SOME environmental groups promoted ludicrous policies at the European Commission’s two-day conference in Brussels on the future of the Common Agricultural Policy, the Irish Farmers Association has claimed.
IFA president John Bryan said the groups concerned displayed a clear lack of understanding of the importance of EU security of food production, or what sustains the rural economy and enhances the rural environment.
“These people would do well to spend some time out on family farms to educate themselves on the critical role that farm families play in safeguarding the environment and enhancing biodiversity.
“The commission must be very careful in devising future policy that they do not jeopardise the viability of the EU family farm structure and its sustainable food production system.”
Mr Bryan, who also addressed the conference, said the record is there to show that supporting farm families in supplying safe food in a sustainable manner is the most effective way to enhance the rural environment.
Farmers understood the importance of maintaining the environment as part of their work and would resist efforts by these environmentalists to impose their unsustainable version of utopia on the rural economy, he said.
European Agriculture and Rural Development Commissioner Dacien Ciolos announced at the close of the conference that he will propose a strong, efficient and balanced CAP in a blueprint to be published in November.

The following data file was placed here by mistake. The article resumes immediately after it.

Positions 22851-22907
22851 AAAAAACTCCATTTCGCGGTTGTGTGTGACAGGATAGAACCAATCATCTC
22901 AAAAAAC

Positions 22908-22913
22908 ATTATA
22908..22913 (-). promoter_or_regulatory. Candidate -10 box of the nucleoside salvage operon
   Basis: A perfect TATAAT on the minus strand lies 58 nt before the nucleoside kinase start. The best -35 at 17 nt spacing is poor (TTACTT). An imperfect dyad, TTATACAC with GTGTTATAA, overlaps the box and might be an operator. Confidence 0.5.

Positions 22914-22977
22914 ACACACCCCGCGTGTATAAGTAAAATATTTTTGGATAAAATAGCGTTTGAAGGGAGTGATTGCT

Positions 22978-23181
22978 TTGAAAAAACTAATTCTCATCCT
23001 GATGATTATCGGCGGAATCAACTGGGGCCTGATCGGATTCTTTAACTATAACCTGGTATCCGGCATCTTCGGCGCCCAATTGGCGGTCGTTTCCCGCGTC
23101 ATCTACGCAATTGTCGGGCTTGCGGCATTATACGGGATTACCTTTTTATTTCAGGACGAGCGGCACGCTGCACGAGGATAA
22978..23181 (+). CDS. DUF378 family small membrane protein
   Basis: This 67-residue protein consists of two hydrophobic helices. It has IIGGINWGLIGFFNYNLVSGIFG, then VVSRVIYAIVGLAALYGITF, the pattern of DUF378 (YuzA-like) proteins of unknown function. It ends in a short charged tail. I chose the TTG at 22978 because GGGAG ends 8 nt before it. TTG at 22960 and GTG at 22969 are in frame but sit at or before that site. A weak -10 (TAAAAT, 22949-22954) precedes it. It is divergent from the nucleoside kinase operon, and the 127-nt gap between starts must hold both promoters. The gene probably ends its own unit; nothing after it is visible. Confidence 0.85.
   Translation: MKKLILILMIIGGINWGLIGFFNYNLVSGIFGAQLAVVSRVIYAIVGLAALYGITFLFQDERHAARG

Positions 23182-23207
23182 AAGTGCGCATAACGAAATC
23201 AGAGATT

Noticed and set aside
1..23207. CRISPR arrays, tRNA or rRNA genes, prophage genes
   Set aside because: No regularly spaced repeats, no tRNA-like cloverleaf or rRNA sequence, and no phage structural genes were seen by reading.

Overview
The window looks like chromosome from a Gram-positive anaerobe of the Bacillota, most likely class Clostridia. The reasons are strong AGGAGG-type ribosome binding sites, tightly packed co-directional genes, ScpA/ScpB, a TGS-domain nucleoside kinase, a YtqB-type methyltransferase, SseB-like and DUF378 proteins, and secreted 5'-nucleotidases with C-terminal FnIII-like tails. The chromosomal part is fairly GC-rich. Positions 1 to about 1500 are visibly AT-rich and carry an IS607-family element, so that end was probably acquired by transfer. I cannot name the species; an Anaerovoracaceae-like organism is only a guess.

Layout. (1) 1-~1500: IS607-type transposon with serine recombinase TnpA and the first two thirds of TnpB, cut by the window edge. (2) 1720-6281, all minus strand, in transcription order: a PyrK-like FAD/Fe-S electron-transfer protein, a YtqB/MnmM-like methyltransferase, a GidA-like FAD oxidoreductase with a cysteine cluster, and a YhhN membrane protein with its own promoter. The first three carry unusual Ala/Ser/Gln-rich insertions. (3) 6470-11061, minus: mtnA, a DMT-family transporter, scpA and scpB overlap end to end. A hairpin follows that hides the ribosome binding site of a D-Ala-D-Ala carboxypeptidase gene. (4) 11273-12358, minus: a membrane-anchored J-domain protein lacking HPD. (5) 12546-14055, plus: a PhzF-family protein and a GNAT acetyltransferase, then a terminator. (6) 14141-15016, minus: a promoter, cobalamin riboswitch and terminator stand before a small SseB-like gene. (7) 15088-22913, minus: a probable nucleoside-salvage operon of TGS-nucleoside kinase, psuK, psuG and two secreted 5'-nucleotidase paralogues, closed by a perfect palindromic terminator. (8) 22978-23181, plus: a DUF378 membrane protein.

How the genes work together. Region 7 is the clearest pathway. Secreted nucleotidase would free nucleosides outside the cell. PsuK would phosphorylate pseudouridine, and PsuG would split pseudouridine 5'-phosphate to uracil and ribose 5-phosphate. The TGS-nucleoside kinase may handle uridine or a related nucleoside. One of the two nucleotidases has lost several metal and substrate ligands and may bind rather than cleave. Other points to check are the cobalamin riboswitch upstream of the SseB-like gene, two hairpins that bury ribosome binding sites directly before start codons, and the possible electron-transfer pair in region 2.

Mr Ciolos said a common vision had emerged of the major challenges that face the sector in the years ahead.
Responses must now be designed for seven major challenges: food production, globalisation, the environment, a territorial approach, diversity and simplification.
“We must seek economic performance, while respecting the balance of nature,” he said.
Mr Ciolos said he wanted to say very clearly that farmers need not be embarrassed because they receive support from public funds. He said the CAP’S first pillar under which direct payments to farmers are made must become the tool which enables the EU to reconcile the economic, environmental, social and territorial dimensions.
Rural Development policy, the CAP’S second pillar, must enable the EU to modernise farms, deploy new support for innovation and promote diversification in rural areas.
It must also help the agriculture sector respond to volatile markets and treat in a horizontal manner the complex challenges linked to climate change.
Mr Ciolos said to be strong the CAP must be simple and understandable. The strength of rural areas is the diversity of the EU’s types of agriculture. It is there the resources will be found to allow the sector to modernise.
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